Clintonville Area Commission members last week gave their unanimous approval to proposals by the CAC planning and development committee for improving mobility in the community as well as upping the neighborhood's visual appeal.
Committee members want to develop a process for working with city personnel to identify mobility enhancement projects in the neighborhood that might eventually qualify for Urban Infrastructure Recovery Fund money, Chairman Andrew Overbeck said at the area commission's September session.
This past spring, Clintonville was awarded $475,000 in UIRF dollars to pay for six projects that included planted medians, brick crosswalks and the planting of trees.
In June, CAC members requested a full-blown mobility study from the city, only to be told the neighborhood was not scheduled for such a project for at least five years.
In light of that, planning and development committee members have embarked on what's been dubbed a "mobility lite" effort to determine ways to improve getting around for vehicles, bicyclists and pedestrians.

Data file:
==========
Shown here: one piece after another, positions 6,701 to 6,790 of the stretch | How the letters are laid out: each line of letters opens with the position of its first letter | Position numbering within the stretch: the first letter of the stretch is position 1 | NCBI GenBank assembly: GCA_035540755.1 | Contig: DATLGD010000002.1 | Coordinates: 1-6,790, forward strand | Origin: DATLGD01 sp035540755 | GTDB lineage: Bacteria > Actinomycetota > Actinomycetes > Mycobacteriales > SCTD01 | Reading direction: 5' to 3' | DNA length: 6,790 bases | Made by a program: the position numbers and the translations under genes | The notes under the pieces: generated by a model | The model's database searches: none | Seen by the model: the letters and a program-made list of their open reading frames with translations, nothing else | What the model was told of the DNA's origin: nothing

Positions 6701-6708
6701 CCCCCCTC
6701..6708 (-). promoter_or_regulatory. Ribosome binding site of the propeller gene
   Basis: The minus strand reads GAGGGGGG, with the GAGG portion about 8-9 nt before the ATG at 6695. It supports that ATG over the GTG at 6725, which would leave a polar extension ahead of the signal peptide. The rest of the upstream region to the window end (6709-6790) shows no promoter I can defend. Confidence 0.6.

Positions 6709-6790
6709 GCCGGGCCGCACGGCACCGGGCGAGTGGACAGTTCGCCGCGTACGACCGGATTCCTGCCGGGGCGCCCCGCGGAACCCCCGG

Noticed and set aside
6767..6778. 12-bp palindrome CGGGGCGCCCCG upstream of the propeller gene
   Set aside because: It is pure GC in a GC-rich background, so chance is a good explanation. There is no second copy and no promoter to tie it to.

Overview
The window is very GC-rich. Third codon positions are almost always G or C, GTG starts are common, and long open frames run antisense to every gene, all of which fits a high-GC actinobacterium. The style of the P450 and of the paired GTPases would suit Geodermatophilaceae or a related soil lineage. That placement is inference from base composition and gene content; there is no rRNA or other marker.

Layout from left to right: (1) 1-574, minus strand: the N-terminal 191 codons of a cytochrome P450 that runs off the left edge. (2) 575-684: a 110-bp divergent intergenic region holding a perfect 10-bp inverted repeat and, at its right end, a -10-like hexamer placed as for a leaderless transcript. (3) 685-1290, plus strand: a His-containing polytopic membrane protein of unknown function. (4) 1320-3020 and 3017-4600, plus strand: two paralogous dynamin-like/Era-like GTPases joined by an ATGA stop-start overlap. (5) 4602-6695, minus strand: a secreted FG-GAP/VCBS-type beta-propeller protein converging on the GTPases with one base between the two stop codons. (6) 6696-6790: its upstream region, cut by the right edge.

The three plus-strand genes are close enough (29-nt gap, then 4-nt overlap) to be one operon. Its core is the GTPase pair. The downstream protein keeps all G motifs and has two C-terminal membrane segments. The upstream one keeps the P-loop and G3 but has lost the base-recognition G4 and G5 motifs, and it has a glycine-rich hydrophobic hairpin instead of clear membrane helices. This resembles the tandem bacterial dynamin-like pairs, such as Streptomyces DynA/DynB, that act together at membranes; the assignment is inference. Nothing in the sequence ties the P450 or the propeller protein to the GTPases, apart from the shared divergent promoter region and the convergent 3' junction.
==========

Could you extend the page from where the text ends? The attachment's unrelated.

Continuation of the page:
Eventually, CAC Chairman Daniel B. Miller said, the committee's members would have a neighborhood-specific mobility plan that the commission could adopt.
An open house and online effort aimed at getting public comment regarding mobility enhancements would precede the finalization of such a plan, Overbeck said.
The committee chairman also reported on another potential project, one developed during a session devoted to "brainstorming creative ideas."
This one, which also received CAC blessing for further investigation, would build on efforts in other cities across the country to turn large traffic signal and utility boxes into public art.
"They're pretty obtrusive," Overbeck said of the 26 ground-mounted boxes in Clintonville.
Instead of being "big ugly boxes that occupy key corners in our community," these installations could be transformed into showcases of neighborhood pride, he said.
"I think it's a great idea," commented D Searcy, the District 9 CAC representative.
"I'm really impressed," said Kristopher Keller of District 8.
Planning and development committee members have been looking into how other cities have handled turning the large metal boxes into painted or vinyl-wrapped artwork, and how they have paid for them. But more research is needed, Overbeck said.
"At this point, I would say we know enough to be dangerous," he said. "It's been really successful in other cities."
He cited places as disparate as Boston and Tampa.
Miller said committee members would work with city officials and the Columbus Art Commission to develop a plan for the public art installations that also eventually would be approved by the CAC.
Clintonville Historical Society President Mary Rodgers suggested that instead of just being works of art, the utility boxes could become maps to local businesses that sponsor them, providing a source of funding.